Microsoft has finally revealed the details of its Product Activation antipiracy solution for Windows XP (Whistler) and Office XP (Office 10), a feature that WinInfo Daily UPDATE first divulged early this year. Windows XP and Office XP will discourage casual copying by limiting the number of times you can use a single Product ID to install these products. The plan, however, has some users up in arms.
In the past, you could use a single licensed copy of Windows or Office to install that product on any number of machines. But the Product Activation feature will make this kind of installation difficult by tying a product's registration to a particular PC.
"Consumers sometimes unwittingly violate their license agreement by sharing software with others," Allen Nieman, the technical product manager for Microsoft's licensing technology group, says somewhat coyly. "Through education efforts and the use of technology solutions like Product Activation, we're working to make sure that customers who choose Microsoft software products acquire genuine software and are eligible for technical support and product upgrades." Product Activation first reared its head in certain international versions of Office 2000, and the company says that its success in those markets has caused it to expand the program to include all versions of Windows XP and Office XP, as well as upcoming versions of Visio and other Microsoft products.
More directly addressing the true reason for the technology, Robert Holleyman, president and CEO of the Business Software Alliance (BSA), a software industry watchdog group, notes that the "unauthorized sharing and illegal distribution of creative works, through any means, poses a serious threat to consumers and the global economy and must be taken seriously." The BSA says that in 1999 software piracy cost the computer industry $13 billion.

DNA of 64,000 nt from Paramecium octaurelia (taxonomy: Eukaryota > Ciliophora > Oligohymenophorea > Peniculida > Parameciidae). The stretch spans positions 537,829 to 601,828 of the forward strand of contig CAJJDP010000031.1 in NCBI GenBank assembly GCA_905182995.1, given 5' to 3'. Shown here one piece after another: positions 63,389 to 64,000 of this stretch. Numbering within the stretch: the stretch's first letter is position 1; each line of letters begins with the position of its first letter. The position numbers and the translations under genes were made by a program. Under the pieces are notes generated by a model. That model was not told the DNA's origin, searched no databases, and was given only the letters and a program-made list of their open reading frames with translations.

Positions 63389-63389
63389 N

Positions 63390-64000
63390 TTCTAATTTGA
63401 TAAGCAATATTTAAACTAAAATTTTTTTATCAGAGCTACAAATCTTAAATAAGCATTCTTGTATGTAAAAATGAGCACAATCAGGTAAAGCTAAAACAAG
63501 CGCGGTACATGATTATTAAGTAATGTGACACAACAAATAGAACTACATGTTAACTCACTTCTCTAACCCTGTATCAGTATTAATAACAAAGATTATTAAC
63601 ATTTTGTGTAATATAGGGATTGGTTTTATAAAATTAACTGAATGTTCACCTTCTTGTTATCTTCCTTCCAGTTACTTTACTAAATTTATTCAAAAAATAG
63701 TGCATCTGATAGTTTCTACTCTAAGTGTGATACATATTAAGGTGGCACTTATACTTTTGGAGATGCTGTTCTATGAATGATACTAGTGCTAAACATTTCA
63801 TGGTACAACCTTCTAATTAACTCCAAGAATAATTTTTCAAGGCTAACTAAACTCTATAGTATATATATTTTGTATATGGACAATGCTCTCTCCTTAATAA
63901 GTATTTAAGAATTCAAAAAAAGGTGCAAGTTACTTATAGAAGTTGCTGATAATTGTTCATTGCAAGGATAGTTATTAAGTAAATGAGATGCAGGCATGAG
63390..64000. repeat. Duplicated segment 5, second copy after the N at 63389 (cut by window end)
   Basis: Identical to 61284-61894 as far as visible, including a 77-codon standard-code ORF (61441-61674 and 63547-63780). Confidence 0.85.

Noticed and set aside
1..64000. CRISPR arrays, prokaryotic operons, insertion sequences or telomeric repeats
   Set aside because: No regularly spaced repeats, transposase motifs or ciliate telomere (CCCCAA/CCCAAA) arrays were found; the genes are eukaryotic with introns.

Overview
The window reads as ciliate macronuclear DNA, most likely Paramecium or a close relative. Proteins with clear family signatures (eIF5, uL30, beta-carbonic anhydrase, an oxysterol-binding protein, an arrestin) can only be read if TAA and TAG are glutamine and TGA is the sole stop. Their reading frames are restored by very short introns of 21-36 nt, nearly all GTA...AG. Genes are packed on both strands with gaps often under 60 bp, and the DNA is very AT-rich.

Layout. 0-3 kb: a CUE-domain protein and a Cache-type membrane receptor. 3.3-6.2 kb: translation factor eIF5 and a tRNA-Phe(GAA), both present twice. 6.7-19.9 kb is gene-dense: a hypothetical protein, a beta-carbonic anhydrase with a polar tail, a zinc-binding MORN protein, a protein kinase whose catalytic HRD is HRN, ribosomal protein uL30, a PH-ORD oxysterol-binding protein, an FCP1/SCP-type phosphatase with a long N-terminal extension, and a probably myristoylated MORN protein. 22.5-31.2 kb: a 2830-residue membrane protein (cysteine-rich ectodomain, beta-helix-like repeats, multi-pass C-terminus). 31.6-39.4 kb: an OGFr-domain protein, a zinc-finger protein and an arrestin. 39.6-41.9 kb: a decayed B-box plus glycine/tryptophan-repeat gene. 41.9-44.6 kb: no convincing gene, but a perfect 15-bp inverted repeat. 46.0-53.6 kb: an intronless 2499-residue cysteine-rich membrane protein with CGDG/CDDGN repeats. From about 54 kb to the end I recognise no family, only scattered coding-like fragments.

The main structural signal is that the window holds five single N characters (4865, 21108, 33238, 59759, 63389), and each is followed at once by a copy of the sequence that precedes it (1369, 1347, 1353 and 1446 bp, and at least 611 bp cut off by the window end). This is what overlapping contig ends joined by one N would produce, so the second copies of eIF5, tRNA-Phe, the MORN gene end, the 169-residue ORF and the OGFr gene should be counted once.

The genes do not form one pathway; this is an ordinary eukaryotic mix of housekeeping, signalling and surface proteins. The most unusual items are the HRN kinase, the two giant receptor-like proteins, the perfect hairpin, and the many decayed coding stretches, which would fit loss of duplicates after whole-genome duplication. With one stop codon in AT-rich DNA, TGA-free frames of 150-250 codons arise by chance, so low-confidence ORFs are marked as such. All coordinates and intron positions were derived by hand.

But users aren't impressed with the antipiracy measures, which to some constitute a violation of their rights. Not so, says Microsoft. Each copy of Windows and Office is generally licensed for one machine, not one user. When you purchase software products at retail, Microsoft says, you're often entitled to install the product on one desktop machine and one laptop. But copies of Windows and Office that are bundled with a new PC are bound by a "single-use OEM license" that limits the product's use to the machine with which it was bought. Even if you change machines at a later date, the license can't be transferred to the new PC. So Microsoft is simply using Product Activation to enforce a licensing strategy that's been in place for years.